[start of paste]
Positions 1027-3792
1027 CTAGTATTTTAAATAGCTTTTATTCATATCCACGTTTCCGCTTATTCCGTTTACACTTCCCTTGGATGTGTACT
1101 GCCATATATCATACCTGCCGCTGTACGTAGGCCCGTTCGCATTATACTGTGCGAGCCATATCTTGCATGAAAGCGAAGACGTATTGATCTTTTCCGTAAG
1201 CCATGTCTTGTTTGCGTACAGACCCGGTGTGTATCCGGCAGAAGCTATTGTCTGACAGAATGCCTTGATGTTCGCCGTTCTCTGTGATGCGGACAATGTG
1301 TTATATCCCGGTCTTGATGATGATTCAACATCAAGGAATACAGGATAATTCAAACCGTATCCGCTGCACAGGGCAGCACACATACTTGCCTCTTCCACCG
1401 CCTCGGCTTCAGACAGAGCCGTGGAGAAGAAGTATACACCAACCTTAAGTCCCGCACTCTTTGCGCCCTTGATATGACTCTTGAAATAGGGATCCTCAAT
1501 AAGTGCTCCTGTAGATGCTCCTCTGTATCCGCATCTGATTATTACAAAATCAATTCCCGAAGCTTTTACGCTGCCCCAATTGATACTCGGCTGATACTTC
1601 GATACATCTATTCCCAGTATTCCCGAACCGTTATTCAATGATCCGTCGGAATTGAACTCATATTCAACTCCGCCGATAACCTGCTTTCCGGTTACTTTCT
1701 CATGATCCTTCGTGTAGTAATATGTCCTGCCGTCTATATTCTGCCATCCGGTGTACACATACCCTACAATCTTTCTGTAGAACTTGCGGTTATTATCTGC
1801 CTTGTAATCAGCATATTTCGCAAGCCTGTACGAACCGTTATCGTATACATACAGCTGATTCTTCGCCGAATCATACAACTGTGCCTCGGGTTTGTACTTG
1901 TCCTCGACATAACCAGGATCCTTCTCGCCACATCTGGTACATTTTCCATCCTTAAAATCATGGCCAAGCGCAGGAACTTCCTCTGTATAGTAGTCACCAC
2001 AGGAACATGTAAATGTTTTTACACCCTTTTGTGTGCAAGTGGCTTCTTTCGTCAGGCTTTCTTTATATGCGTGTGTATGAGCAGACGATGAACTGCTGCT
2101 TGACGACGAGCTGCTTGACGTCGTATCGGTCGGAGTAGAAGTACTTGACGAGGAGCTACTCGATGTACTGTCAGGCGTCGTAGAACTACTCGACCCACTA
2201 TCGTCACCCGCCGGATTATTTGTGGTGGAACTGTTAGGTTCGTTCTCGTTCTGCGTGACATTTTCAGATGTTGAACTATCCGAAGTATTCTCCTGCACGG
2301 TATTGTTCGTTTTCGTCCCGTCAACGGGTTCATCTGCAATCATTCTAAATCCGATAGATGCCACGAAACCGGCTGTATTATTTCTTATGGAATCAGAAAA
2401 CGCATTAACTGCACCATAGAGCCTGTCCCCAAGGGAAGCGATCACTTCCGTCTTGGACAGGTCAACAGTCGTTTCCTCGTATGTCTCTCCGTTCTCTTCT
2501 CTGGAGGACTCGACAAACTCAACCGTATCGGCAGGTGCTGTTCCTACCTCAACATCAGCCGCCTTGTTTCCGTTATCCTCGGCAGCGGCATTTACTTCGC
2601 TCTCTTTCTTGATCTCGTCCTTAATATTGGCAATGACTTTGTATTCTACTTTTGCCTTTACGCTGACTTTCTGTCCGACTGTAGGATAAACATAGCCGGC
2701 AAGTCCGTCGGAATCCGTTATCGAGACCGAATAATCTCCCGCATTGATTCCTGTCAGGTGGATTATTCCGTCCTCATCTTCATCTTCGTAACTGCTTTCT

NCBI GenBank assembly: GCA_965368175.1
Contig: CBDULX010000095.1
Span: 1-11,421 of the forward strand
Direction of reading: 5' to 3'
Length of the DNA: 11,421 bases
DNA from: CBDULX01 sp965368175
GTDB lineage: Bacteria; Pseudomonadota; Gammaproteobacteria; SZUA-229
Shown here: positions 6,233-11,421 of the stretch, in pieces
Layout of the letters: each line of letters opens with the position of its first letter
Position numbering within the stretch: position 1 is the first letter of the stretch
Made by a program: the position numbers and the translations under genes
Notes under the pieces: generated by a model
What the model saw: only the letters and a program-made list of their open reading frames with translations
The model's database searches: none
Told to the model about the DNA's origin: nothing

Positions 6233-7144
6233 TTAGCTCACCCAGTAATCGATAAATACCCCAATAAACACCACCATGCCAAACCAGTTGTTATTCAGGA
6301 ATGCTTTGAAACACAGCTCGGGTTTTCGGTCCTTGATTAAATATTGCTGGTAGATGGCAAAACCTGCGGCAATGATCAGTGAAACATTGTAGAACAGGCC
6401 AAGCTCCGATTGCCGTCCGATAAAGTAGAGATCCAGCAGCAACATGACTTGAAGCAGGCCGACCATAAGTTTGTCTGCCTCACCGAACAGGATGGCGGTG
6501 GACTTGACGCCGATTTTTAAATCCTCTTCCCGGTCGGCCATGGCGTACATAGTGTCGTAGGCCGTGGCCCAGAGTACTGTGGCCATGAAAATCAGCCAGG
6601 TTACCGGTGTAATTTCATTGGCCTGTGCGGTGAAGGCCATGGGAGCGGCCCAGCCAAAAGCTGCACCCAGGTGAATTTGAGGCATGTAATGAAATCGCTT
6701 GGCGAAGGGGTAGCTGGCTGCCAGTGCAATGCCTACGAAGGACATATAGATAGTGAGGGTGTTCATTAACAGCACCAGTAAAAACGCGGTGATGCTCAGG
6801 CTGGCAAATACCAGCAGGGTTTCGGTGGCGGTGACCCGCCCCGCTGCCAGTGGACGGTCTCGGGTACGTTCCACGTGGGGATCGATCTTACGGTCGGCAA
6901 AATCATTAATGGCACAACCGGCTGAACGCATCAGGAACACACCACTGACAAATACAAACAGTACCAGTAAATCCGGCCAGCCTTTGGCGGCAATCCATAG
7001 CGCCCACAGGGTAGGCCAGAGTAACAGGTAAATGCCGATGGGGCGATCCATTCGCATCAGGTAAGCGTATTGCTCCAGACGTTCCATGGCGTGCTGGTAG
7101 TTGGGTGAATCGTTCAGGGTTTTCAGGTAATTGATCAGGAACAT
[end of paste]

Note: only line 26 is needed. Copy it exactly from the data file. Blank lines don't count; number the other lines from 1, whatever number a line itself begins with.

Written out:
GTDB lineage: Bacteria; Pseudomonadota; Gammaproteobacteria; SZUA-229